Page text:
"It's just prudent that people who are severely immunocompromised still be careful," Dr. Lighter said. "Don't attend crowded indoor activities, consider still wearing the mask even if vaccinated, try to surround yourself only with people that are vaccinated. It just is logical."

If a person is unsure whether they're mildly or severely immunocompromised, they should check with their clinician, she added. 

Beyond that, there may be potential value in antibody testing after vaccination among immunocompromised patients, the physicians said. Currently, the FDA recommends against using antibody tests as a measurement of immunity after receiving the COVID-19 vaccine among the general public.  

"I think the situation for immune-compromised patients and for blood cancer patients in particular is different because when they are receiving the vaccine, they are assuming they are immune while they are, in fact, still vulnerable to the infection and they have to continue to be careful," Dr. Agha said. 

While they may add additional insight into a person's immune response, antibody test results shouldn't be a primary determinant on how immunocompromised patients should proceed, the physicians explained. 

"Even if someone has a low antibody response, that doesn't mean they're not protected because there's so many immune cells that are important to fighting off COVID-19 that get stimulated with vaccination that are more than just antibody," Dr. Lighter said. "You have your T-cells, your memory B cells, your toll-like receptor cells. There are just many immune cells that respond to vaccination, so measuring antibodies is just a small piece of that." 

In the same vein, results that show a high antibody response could give someone a false sense of security.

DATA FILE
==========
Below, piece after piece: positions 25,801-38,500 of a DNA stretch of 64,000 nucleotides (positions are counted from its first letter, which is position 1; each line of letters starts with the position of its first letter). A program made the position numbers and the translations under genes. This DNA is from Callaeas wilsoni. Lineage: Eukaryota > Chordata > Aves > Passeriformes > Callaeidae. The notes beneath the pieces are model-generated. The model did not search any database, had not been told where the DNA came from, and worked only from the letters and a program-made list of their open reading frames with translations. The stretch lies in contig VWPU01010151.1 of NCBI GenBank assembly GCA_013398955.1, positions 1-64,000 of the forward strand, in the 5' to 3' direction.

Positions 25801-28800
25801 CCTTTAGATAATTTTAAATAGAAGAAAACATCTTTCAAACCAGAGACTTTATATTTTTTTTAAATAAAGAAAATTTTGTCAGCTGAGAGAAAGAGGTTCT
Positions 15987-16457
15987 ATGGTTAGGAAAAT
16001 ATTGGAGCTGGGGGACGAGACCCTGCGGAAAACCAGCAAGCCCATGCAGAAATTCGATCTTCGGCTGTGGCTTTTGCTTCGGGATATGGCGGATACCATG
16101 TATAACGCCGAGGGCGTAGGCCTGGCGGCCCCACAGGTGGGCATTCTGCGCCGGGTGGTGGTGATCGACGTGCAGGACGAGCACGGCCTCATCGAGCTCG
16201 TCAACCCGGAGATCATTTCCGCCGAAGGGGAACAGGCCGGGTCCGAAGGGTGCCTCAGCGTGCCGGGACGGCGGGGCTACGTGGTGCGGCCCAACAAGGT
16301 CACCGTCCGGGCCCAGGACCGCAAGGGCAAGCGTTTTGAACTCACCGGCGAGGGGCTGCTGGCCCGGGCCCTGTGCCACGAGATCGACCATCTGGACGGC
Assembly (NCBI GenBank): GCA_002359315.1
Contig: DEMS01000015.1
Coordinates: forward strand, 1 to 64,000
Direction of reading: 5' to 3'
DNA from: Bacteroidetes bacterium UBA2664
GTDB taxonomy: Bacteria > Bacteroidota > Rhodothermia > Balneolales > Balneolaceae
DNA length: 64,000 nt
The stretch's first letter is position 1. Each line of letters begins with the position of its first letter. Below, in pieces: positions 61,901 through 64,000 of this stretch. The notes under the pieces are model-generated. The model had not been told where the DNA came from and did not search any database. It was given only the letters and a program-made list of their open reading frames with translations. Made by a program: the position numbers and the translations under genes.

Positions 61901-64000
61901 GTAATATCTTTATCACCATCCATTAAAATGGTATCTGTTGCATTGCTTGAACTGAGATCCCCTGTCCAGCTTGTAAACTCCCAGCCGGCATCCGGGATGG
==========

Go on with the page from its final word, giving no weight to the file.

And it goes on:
Additionally, the most common antibody test targets the N protein, which would not trigger a positive result after vaccination or infection. 

"A lot of people don't realize they need to get an antibody test that targets the S protein. It is the S protein that would be positive after vaccination or infection," Dr. Lighter said. "I think there's a lot of confusion and that that should be specified."

For some cancer patients, depending on severity and stage of disease, pausing treatment is a way to allow their immune systems to best respond to the vaccine, Dr. Agha said.

"We have this discussion practically every visit because we have to decide if they are in need of active therapy," Dr. Agha explained. "And if they are, we have to do what's best for their disease, but if their disease is in a state where they can be allowed some time off from being treated and not compromise their immune system further, we tend to let them have a break from the treatment. That has to be judged on a case by case basis."  

Among immunocompromised patients who don't mount an antibody response after receiving their final vaccine dose, administering a booster shot is another area to explore, as there's been a few anecdotal cases demonstrating a third booster injection increased antibody levels, Dr. Agha said. 

"We need to run a clinical trial, and I would love to see that happening," he said.